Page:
What will the debt deal mean for tax reform?
Instead of reigning in tax subsidies, the new deal might encourage more of them
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A basic rule of tax reform: It will go nowhere if the parties can’t agree on the ground rules. And Rule #1 is lawmakers must determine whether reform should be a revenue-raiser or revenue-neutral. Unless it can settle that issue (and it can’t), the panel is very likely to simply leave taxes out of its plan entirely.Skip to next paragraph
The Tax Policy Center is a joint venture of the Urban Institute and Brookings Institution. The Center is made up of nationally recognized experts in tax, budget, and social policy who have served at the highest levels of government. TaxVox is the Tax Policy Center's tax and budget policy blog.
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The other opportunity for near-term tax reform could come with the expiration of the Bush/Obama tax cuts in December, 2012. President Obama could use that deadline as leverage for reform and, if he laid out a bold plan, might even pull it off. But such an aggressive step isn’t Obama’s governing style. After all, he blinked when the GOP called his bluff on extending the 2001 and 2003 tax cuts last December. There is no reason to believe he’ll act boldly in the midst of his reelection bid.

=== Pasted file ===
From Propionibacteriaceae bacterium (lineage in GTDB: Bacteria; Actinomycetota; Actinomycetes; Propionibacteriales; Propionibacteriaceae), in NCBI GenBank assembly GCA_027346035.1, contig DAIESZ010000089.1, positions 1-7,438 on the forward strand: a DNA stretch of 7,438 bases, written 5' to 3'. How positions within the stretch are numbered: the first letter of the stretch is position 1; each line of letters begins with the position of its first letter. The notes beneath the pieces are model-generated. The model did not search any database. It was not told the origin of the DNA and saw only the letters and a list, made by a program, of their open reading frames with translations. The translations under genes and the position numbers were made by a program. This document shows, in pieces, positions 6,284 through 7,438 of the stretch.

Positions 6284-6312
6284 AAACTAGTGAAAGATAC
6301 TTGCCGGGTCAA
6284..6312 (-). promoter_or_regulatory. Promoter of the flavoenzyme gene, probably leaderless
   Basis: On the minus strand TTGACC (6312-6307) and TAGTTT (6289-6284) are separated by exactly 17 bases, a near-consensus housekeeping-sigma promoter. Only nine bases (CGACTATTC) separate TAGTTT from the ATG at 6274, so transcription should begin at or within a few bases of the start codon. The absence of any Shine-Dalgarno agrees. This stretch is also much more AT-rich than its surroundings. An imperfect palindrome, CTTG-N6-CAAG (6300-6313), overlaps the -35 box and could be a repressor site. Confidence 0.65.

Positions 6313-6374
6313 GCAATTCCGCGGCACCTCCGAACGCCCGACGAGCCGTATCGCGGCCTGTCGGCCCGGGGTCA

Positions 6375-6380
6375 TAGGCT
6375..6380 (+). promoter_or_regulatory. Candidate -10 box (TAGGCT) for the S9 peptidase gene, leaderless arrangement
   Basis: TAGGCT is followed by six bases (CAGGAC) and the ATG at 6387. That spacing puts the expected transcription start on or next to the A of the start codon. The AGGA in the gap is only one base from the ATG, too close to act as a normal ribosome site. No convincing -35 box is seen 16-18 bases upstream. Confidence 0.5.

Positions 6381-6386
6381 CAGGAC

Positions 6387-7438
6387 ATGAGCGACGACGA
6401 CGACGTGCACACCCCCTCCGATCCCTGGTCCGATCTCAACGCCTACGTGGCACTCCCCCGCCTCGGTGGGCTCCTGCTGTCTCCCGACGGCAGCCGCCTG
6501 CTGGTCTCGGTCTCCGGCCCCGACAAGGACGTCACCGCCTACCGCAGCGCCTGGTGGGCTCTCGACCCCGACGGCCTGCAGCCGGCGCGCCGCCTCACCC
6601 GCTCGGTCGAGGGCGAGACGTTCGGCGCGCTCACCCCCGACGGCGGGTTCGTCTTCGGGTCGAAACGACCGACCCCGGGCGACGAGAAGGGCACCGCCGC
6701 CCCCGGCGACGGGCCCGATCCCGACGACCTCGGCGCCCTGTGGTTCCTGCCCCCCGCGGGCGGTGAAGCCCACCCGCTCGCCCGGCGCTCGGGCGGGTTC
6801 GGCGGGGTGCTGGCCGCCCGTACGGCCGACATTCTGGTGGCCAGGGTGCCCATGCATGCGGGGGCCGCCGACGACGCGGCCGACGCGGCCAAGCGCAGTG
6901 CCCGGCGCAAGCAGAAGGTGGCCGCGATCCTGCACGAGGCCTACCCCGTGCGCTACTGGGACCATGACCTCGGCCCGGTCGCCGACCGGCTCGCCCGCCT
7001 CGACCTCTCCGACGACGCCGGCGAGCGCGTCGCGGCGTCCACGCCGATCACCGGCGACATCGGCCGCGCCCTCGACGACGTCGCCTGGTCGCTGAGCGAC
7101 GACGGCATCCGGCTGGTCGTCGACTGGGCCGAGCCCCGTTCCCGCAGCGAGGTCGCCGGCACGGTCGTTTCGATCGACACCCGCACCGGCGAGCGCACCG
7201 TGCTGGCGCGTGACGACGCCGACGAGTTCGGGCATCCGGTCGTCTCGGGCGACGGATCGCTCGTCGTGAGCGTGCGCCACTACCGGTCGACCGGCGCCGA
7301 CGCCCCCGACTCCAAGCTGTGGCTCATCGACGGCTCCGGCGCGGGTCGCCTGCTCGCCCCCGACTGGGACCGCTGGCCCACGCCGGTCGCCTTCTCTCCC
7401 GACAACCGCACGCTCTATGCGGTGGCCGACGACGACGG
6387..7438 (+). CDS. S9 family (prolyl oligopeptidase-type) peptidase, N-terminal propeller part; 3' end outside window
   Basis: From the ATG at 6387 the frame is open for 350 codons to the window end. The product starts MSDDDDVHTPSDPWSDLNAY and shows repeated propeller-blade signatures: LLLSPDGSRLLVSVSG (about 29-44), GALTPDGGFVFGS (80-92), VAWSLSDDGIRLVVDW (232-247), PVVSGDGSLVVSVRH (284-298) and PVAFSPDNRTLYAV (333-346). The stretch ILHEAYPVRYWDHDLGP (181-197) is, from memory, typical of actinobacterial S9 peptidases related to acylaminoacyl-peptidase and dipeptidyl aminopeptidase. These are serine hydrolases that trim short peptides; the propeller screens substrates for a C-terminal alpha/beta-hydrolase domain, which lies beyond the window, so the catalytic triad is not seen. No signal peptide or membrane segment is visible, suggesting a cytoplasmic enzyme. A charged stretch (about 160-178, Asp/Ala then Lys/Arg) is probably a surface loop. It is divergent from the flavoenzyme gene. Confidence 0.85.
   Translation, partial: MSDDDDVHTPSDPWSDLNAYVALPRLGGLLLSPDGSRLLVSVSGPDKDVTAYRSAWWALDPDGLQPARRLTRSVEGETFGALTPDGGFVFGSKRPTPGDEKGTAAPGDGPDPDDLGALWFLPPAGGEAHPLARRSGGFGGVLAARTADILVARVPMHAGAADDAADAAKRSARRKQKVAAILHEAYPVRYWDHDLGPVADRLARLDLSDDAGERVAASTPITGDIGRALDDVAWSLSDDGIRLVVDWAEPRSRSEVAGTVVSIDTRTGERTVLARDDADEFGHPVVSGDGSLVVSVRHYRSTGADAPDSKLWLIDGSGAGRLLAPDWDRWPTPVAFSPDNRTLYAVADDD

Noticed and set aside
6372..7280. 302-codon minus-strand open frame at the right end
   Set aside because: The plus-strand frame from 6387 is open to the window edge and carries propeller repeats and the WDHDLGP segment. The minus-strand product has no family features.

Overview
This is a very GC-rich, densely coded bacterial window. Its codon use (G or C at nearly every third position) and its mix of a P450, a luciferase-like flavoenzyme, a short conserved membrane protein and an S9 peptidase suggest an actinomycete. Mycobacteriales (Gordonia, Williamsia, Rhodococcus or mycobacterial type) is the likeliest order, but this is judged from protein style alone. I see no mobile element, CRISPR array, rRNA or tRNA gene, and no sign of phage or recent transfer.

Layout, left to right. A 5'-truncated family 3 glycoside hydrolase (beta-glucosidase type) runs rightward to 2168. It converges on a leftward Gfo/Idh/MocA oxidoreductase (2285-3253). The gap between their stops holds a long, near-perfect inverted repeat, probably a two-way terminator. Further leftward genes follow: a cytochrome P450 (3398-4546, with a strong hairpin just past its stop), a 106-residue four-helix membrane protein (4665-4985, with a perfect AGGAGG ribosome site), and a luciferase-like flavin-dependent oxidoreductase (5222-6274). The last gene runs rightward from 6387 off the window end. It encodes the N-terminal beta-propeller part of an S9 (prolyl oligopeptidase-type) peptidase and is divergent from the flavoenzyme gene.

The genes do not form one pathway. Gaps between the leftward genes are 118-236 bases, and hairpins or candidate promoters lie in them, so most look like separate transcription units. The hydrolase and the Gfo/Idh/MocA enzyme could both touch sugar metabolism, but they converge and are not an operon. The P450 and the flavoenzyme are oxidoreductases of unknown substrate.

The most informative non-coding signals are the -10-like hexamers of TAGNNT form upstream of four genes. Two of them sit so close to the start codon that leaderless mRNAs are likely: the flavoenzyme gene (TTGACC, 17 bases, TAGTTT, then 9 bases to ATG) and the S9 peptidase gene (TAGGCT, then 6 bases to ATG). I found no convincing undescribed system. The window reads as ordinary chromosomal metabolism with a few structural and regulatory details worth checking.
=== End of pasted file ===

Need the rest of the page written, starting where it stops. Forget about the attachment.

It is very likely that in the end everyone will be disappointed by the debt deal. Republicans will realize it imposes far fewer spending cuts than they think. In truth, it would trim the discretionary budget in 2012 by either $25 billion or $45 billion (depending on what you want to measure it against). While this will mean painful cuts in some programs, it would reduce total federal spending by only about one percent.
After next year, all additional non-entitlement cuts would be made at the discretion of future Congresses. And those lawmakers could easily finesse their way out of the triggers and caps in this deal. Past history shows that after just a few years of budget-cutting, Congress (and the public) loses its stomach for painful spending reductions.
But as disappointed as the GOP will be in the spending reductions, nobody will be as frustrated as the tax reformers. Yet another golden opportunity seems to have slipped through their grasp.
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